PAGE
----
What are some strong opinions you have about leadership, and how do you actually put those into practice in your company?
1. Employees are not resources, do not run your team by spreadsheet.
As you grow your business, you will get further and further away from the “work” actually being done. It will be natural to start to see your team as numbers on a spreadsheet, or inputs driving an output. The reality is, the individuals working for your company are what make your company special. They are your culture. Without them, your company is nothing, and you have built nothing. Remember to treat them that way, the way you would like to be treated, and it will be paid back in spades. All employees in our company receive equity, or equity based compensation. They share in our upside, because they created it.
2. Clear is Kind; Unclear is Unkind.
Confrontation is hard, and feels scary. The reality is that lack of clarity driven by the fear of confrontation can be catastrophic at best and toxic to your culture at worst. I do my best to approach all situations that require confrontation as empathetically as possible, and because I do that my team knows I mean well, and by doing that we create space to process together.
3. Mission. Mission. Mission.
Every big decision I make I align back to our mission. The reason I do this is because if every decision is driven by our mission, that means our team will be aligned on the decision. If my team is aligned, I don’t need to convince them or bring them along. They are excited to execute.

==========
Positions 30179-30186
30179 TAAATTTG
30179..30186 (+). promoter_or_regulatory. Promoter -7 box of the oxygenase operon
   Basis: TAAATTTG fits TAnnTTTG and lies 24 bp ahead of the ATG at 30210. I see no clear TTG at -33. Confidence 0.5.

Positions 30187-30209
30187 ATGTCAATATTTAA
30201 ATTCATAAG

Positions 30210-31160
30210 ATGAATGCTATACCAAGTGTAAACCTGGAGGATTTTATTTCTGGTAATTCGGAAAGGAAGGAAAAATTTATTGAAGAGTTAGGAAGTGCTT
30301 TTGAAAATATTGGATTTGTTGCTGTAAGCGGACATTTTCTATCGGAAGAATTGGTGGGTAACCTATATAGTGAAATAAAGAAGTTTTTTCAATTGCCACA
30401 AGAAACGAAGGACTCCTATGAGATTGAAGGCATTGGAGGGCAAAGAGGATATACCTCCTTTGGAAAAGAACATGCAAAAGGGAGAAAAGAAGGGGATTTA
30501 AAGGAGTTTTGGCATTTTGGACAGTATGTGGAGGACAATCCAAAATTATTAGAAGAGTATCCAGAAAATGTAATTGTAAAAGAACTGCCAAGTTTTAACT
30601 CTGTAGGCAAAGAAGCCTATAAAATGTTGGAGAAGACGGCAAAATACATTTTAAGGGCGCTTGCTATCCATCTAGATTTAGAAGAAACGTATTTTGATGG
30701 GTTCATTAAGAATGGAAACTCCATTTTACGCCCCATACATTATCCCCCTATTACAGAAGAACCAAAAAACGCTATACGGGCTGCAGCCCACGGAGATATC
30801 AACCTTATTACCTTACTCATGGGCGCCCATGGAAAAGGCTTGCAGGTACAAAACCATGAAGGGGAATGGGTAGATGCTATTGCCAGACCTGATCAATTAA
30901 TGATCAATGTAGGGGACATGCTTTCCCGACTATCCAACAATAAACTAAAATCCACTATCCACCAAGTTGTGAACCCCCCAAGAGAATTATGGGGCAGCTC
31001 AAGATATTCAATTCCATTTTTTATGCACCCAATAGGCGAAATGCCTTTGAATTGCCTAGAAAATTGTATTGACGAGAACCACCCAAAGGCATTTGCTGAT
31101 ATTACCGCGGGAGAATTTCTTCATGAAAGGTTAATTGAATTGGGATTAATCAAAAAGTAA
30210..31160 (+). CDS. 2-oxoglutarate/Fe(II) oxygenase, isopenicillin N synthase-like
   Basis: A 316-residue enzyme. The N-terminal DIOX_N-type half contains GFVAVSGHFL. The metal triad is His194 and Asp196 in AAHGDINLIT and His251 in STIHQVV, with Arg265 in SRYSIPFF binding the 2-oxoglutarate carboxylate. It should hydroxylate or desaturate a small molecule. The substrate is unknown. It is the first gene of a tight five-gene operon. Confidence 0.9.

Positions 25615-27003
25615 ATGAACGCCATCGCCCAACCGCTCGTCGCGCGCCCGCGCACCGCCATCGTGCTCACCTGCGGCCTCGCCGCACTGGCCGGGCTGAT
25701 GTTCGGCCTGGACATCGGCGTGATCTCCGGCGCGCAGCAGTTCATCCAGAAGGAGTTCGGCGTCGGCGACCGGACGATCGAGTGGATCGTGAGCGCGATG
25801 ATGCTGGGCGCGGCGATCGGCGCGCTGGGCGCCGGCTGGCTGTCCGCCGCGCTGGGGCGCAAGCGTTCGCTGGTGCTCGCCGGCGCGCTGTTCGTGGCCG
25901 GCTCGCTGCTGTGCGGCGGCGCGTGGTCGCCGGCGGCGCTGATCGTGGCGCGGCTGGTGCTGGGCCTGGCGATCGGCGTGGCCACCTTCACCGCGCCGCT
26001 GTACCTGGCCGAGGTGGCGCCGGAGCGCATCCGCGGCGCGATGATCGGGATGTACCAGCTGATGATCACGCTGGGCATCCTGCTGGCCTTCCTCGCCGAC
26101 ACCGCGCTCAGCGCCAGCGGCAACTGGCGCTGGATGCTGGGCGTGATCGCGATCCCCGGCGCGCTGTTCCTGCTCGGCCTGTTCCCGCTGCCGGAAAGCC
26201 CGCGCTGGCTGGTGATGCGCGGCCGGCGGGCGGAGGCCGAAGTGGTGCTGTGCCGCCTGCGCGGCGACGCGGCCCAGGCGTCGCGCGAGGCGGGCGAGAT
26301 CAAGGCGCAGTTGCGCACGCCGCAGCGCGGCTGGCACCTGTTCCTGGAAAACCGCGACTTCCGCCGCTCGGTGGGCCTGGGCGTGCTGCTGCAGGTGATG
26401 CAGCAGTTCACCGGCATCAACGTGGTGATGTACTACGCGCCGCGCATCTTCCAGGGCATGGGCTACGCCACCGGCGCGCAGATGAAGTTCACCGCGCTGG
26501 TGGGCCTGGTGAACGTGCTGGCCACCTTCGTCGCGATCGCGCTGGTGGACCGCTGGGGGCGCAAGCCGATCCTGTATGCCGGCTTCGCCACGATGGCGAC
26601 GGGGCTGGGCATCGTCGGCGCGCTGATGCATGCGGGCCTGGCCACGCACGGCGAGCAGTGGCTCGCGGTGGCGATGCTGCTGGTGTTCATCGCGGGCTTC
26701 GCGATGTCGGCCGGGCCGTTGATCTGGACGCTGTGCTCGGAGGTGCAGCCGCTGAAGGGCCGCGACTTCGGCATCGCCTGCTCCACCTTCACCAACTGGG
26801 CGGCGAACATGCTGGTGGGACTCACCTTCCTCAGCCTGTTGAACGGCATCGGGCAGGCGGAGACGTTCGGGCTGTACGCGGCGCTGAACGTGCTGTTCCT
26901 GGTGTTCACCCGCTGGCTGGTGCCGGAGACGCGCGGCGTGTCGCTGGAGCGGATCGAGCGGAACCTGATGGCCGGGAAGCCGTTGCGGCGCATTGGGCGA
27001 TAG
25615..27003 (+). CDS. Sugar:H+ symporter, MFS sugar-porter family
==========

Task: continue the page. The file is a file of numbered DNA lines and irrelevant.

4. Servant Leadership
My job as a leader is to enable my team to do their job. If I could run my company myself, I would. I can’t, so my most important role is to set the vision, and enable execution.
Put these four together, and you have an unstoppable, aligned, in sync team, with major ups:
Where can we go to learn more?
You can learn more on our website at: https://youareaccountable.com. We also have a pretty comprehensive blog on the site that dives into all things recovery.
My LinkedIn is: https://linkedin.com/in/mserel
My email is: email@example.com
If you, or anyone you know needs help with addiction, please don’t hesitate to reach out to me. And, I’m not saying to sign up for our service, I’m just here to chat and be helpful in any way I can. I’ve been there, it sucks, it can get better, and the work is worth it.
Personally, I find being the CEO of a startup to be downright exhilarating. But, as I'm sure you well know, it can also be a bit lonely and stressful at times, too.
Because, let's be honest, if you're the kind of person with the guts to actually launch and run a startup, then you can bet everyone will always be asking you a thousand questions, expecting you to have all the right answers -- all the time.
And that's okay! Navigating this kind of pressure is the job.
But what about all the difficult questions that you have as you reach each new level of growth and success? For tax questions, you have an accountant. For legal, your attorney. And for tech. your dev team.
This is where Hampton comes in.
Hampton's a private and highly vetted network for high-growth founders and CEOs.